A few weeks ago, Momagri alerted its readers to the new measures taken by China to combat volatility in agricultural markets1. These measures included penalties of up to 120,000 euro for offenders who had made large profits by speculating on agricultural produce.
The Chinese government is now confirming this policy: on June 1st, it again intervened to restore prices for certain agricultural products to a “balanced level”, according to a senior official from the National Development and Reform Commission. It is true that some prices, such as those for garlic and green beans, have rocketed since 2009, due to a combination of two factors: firstly, a supply shortage in the country which accounts for three-quarters of world production, and secondly, an excess of liquid assets in circulation. In 2009, for instance, the price of garlic rose by 560%.
Faced with this new speculative bubble, the Chinese government has decided to introduce not only penalties, but also an early-warning system and regulation of online financial markets, regarded as the primary channels for speculative trading.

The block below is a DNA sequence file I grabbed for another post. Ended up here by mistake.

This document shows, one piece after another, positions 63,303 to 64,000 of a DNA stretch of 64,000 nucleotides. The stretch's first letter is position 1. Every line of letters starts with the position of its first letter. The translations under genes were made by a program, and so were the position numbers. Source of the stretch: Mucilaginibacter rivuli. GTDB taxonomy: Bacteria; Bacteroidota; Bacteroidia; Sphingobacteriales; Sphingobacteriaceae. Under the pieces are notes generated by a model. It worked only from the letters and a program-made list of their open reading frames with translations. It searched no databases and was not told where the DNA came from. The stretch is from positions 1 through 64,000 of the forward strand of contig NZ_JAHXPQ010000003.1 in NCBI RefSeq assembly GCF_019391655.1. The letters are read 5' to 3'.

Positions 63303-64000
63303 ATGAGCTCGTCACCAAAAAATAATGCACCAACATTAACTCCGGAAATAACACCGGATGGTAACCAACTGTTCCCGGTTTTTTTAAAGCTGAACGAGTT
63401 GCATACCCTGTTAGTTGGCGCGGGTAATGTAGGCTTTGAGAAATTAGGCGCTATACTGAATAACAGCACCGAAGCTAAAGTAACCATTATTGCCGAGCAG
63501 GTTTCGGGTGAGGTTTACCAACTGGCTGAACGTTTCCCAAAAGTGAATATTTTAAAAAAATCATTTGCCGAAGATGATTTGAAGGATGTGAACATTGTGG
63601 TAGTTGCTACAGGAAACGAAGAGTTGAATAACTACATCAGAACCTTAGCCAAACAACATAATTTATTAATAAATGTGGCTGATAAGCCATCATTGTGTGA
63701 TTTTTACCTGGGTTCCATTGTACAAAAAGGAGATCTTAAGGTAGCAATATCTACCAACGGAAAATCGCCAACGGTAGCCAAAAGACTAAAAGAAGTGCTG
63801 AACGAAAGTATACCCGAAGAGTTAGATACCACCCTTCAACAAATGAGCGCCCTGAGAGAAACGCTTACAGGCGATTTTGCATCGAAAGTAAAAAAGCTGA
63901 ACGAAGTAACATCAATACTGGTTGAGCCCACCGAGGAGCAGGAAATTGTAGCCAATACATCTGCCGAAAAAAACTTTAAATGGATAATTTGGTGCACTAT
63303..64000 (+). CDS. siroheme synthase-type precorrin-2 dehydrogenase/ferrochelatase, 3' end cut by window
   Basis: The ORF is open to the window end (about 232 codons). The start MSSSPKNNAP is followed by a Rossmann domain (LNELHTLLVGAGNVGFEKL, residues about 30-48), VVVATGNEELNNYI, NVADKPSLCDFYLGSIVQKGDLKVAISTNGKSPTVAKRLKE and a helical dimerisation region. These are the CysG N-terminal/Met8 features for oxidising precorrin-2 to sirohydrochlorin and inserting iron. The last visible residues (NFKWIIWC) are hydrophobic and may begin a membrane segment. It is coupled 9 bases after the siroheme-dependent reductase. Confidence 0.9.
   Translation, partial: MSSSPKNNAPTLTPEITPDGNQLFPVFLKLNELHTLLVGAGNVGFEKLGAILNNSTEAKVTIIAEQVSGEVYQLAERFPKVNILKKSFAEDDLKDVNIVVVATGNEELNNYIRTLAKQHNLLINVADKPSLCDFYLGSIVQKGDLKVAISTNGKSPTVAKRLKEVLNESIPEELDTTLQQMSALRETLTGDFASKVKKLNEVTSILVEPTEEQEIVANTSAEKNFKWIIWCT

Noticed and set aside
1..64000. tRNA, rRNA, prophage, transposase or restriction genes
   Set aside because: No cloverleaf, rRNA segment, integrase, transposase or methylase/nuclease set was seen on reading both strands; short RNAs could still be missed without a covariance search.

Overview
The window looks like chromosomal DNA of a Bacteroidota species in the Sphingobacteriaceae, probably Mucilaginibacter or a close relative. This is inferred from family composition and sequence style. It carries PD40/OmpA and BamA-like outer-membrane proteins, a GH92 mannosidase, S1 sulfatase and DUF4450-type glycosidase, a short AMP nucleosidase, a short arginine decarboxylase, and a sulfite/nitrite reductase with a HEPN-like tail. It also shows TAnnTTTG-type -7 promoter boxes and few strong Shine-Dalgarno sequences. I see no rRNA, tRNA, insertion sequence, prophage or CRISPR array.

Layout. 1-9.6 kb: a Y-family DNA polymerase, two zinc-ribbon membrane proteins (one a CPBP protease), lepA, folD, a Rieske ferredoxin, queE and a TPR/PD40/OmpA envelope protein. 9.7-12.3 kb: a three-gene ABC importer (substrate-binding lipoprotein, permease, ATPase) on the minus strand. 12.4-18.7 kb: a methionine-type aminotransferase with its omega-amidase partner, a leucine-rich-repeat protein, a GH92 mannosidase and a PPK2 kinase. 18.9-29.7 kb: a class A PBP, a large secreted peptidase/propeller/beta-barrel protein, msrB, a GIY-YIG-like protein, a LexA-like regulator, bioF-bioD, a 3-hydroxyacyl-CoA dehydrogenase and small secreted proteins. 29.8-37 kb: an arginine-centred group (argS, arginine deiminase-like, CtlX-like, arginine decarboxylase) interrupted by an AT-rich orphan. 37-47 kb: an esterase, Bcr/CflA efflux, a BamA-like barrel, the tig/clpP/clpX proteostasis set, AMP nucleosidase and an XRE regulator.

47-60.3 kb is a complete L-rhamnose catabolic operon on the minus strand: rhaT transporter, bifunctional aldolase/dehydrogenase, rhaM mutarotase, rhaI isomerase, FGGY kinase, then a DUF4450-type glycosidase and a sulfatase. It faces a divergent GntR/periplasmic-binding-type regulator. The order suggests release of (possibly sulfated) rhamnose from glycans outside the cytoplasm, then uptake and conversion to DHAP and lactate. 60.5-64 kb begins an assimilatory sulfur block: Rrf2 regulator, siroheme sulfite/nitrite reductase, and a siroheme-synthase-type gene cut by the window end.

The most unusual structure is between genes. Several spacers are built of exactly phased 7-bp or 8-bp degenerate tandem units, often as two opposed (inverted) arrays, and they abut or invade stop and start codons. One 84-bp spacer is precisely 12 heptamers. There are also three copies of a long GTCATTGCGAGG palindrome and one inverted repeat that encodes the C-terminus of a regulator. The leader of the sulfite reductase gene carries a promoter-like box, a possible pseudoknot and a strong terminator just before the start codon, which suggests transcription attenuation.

Ensuring agricultural price stability has therefore become an urgent priority for the Chinese government, which is no longer reluctant to publicize its new policy to fight speculation. This is strong medicine from the Chinese authorities, who are nevertheless aware that increases in agricultural prices are vital for stimulating investment on the part of farmers and thus ensuring food security in the long term. This was recently affirmed by Li Guoxiang, a researcher at the Rural Development Institute of the Chinese Academy of Social Sciences. This example shows that efforts to fight speculation in agricultural products may sometimes result in brutal forms of interventionism – a compelling reason, in Momagri’s view, for major international negotiations to establish global rules in matters of market governance and regulation.
1 China takes steps to fight price volatility in agricultural markets, http://www.momagri.org/UK/a-look-at-the-news/China-takes-steps-to-fight-price-volatility-in-agricultural-markets-_700.html, 14 June 2010